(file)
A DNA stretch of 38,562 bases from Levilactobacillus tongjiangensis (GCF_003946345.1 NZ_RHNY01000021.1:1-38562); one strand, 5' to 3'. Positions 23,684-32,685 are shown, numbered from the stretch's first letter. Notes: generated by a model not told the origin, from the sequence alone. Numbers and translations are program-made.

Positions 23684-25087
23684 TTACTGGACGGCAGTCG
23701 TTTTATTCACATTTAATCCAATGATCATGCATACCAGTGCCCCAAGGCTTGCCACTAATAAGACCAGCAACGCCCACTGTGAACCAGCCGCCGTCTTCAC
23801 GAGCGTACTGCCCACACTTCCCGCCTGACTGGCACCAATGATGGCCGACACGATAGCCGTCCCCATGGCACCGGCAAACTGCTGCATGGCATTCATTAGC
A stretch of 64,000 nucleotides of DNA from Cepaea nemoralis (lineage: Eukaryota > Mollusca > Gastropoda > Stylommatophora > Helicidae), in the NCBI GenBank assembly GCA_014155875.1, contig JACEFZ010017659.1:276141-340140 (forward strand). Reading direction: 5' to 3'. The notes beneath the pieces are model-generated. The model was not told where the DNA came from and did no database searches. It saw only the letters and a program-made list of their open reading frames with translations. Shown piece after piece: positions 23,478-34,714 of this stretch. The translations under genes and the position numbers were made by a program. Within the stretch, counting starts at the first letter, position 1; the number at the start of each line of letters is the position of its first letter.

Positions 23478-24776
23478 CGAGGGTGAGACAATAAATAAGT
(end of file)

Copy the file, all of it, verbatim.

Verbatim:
A DNA stretch of 38,562 bases from Levilactobacillus tongjiangensis (GCF_003946345.1 NZ_RHNY01000021.1:1-38562); one strand, 5' to 3'. Positions 23,684-32,685 are shown, numbered from the stretch's first letter. Notes: generated by a model not told the origin, from the sequence alone. Numbers and translations are program-made.

Positions 23684-25087
23684 TTACTGGACGGCAGTCG
23701 TTTTATTCACATTTAATCCAATGATCATGCATACCAGTGCCCCAAGGCTTGCCACTAATAAGACCAGCAACGCCCACTGTGAACCAGCCGCCGTCTTCAC
23801 GAGCGTACTGCCCACACTTCCCGCCTGACTGGCACCAATGATGGCCGACACGATAGCCGTCCCCATGGCACCGGCAAACTGCTGCATGGCATTCATTAGC
A stretch of 64,000 nucleotides of DNA from Cepaea nemoralis (lineage: Eukaryota > Mollusca > Gastropoda > Stylommatophora > Helicidae), in the NCBI GenBank assembly GCA_014155875.1, contig JACEFZ010017659.1:276141-340140 (forward strand). Reading direction: 5' to 3'. The notes beneath the pieces are model-generated. The model was not told where the DNA came from and did no database searches. It saw only the letters and a program-made list of their open reading frames with translations. Shown piece after piece: positions 23,478-34,714 of this stretch. The translations under genes and the position numbers were made by a program. Within the stretch, counting starts at the first letter, position 1; the number at the start of each line of letters is the position of its first letter.

Positions 23478-24776
23478 CGAGGGTGAGACAATAAATAAGT